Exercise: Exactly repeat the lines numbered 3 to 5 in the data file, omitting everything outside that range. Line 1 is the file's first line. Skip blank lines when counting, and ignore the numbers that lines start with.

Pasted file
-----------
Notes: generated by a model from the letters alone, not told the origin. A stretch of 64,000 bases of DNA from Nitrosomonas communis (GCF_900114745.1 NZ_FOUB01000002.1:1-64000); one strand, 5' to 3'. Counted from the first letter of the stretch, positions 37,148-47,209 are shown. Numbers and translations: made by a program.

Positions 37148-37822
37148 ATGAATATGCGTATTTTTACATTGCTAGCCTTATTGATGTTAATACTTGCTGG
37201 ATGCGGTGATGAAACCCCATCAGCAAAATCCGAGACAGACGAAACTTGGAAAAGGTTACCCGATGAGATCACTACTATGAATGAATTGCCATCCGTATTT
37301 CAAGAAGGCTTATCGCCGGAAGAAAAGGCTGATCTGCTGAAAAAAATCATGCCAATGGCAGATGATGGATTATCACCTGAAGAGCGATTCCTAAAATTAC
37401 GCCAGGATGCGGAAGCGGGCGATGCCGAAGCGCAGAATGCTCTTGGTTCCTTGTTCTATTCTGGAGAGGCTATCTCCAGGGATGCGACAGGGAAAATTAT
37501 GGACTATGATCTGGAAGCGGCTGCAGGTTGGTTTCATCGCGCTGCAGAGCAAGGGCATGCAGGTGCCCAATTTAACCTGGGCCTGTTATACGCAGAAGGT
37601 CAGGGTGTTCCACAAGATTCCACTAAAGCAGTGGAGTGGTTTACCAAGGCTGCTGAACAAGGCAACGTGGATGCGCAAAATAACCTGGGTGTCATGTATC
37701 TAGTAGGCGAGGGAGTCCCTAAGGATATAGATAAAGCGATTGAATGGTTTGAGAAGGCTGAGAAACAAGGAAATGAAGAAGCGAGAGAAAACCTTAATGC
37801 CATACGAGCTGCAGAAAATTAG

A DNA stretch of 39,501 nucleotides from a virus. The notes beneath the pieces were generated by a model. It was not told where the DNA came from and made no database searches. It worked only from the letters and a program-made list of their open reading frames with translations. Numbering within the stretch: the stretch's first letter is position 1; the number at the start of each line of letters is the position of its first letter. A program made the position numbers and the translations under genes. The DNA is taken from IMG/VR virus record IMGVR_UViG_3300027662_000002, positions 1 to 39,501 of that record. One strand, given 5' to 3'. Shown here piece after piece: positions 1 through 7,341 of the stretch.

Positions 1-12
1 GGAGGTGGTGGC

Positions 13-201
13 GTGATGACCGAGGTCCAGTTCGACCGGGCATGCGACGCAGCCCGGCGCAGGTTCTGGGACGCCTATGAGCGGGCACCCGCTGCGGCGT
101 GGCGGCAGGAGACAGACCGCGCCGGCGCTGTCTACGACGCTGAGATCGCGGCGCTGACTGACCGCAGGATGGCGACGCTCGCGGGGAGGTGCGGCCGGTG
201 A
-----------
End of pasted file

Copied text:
37148 ATGAATATGCGTATTTTTACATTGCTAGCCTTATTGATGTTAATACTTGCTGG
37201 ATGCGGTGATGAAACCCCATCAGCAAAATCCGAGACAGACGAAACTTGGAAAAGGTTACCCGATGAGATCACTACTATGAATGAATTGCCATCCGTATTT
37301 CAAGAAGGCTTATCGCCGGAAGAAAAGGCTGATCTGCTGAAAAAAATCATGCCAATGGCAGATGATGGATTATCACCTGAAGAGCGATTCCTAAAATTAC